with Joyce Townsend
Thursday 16 Dec, 8:00 am GMT / 7pm AEDT
J.M.W. Turner (1775-1851) was the foremost landscape artist of his age. In early life, before he used oil, he worked in watercolour using a whole repertoire of techniques to create lights in his compositions. This experience greatly influenced his methods when, later, he took up painting in oil. All his life, he exploited newly invented pigments and innovative ways of marketing his works as well as producing them, and his output was prodigious. Understanding and appreciating Turner's materials and processes is relevant to understanding all of his contemporaries who worked in watercolour and oil.
In his later years, Turner's habit of completing oil paintings in the days immediately before the annual exhibition at the Royal Academy of Arts became legendary.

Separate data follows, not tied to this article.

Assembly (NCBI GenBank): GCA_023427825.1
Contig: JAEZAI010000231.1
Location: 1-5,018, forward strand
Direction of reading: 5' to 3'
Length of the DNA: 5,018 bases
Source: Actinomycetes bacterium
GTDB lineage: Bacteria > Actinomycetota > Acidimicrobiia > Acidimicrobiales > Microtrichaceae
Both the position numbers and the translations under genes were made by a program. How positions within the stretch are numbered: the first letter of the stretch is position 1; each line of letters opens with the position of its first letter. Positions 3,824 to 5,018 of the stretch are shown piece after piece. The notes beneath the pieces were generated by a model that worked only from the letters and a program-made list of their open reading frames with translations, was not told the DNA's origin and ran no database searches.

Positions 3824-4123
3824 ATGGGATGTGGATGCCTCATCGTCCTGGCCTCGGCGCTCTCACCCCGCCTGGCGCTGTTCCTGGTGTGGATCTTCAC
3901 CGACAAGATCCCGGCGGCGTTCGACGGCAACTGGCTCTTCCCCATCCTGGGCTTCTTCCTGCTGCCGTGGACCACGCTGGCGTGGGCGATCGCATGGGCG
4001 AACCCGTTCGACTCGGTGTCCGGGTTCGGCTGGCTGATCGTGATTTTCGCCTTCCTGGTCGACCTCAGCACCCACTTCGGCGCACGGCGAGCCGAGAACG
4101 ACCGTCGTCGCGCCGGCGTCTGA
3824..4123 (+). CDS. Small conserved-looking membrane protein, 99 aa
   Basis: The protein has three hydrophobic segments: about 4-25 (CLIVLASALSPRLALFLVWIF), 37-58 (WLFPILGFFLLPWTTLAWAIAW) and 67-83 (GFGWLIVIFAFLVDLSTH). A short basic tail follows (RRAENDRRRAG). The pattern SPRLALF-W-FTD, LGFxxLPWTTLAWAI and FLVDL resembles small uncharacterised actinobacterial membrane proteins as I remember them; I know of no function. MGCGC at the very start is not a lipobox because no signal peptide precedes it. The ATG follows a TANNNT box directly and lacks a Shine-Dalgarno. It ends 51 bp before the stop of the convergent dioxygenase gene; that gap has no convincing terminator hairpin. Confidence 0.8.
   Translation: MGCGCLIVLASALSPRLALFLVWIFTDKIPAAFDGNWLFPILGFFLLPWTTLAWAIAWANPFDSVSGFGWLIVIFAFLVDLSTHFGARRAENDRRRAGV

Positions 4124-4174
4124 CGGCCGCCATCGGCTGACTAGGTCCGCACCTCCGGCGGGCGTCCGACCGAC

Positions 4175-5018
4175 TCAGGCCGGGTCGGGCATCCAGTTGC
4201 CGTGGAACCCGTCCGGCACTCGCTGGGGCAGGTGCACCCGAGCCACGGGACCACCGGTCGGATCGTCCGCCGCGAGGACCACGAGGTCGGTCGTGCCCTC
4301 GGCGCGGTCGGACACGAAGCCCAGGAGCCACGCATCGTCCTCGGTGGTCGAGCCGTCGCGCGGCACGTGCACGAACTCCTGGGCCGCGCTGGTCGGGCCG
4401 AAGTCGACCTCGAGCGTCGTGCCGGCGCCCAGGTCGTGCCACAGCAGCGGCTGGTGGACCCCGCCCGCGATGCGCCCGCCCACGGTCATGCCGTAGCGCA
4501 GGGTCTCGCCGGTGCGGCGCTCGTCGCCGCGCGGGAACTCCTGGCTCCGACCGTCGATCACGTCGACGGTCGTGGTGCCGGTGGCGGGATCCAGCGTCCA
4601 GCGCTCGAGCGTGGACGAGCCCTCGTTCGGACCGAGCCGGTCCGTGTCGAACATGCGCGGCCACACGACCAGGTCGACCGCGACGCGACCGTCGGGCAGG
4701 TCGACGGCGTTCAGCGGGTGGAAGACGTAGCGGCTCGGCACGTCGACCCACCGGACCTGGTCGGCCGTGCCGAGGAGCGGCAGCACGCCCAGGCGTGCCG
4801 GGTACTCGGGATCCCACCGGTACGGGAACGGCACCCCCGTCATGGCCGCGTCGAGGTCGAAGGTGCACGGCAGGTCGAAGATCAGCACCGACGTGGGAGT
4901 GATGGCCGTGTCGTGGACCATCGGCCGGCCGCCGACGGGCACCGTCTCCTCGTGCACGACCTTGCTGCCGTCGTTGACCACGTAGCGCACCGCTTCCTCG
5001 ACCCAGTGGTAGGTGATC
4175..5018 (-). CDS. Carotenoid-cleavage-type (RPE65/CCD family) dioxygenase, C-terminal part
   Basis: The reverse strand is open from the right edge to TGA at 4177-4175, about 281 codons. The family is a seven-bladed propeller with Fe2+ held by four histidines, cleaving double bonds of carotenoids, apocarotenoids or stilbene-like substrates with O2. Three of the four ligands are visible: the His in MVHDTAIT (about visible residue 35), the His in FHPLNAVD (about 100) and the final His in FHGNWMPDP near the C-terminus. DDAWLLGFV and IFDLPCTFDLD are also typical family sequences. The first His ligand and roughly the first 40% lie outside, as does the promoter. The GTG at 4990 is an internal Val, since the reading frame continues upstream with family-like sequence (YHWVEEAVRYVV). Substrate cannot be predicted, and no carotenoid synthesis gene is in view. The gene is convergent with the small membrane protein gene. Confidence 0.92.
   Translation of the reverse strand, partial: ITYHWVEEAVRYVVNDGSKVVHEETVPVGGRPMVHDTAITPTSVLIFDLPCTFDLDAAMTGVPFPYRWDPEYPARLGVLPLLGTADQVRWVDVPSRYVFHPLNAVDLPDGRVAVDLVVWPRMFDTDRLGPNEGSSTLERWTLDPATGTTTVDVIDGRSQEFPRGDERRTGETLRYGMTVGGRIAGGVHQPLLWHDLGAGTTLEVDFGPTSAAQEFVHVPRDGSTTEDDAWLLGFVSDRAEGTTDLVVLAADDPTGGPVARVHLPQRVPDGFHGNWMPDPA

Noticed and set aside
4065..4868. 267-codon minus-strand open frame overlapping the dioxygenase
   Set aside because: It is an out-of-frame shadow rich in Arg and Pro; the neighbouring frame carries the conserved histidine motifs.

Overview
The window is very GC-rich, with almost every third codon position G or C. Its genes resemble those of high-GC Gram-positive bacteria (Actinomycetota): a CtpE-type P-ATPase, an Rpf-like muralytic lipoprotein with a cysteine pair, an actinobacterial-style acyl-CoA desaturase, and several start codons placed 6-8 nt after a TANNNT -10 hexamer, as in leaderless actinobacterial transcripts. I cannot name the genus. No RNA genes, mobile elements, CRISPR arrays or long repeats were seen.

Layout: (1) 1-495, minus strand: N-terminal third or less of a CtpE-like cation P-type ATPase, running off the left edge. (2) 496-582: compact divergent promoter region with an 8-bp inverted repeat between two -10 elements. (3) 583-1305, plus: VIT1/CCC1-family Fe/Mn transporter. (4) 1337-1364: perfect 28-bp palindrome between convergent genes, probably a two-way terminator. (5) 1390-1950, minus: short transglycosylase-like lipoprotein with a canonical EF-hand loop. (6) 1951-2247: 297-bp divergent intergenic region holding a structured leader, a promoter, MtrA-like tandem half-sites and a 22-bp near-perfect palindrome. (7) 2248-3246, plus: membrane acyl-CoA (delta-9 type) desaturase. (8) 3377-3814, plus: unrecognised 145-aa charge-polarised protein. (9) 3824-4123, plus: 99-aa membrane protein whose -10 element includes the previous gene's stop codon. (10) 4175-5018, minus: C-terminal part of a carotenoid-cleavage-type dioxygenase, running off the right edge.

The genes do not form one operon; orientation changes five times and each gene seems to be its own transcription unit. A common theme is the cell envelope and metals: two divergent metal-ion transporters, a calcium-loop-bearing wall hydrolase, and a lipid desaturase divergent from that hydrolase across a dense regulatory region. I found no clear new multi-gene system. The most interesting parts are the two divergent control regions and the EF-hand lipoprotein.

Much of his work can be seen today in the Turner Bequest at Tate Britain, London.
Joyce Townsend is Senior Conservation Scientist, Tate, where she investigates the materials and techniques used by British artists from the later sixteenth to the twentieth centuries, especially the later nineteenth and twentieth centuries, and the ways such paintings have changed as they age. She is author of How Turner Painted: Materials and Techniques (2019 Thames and Hudson) and many other publications.
This one-hour seminar plus discussion costs 25GBP (20GBP AICCM & NZCCM Members).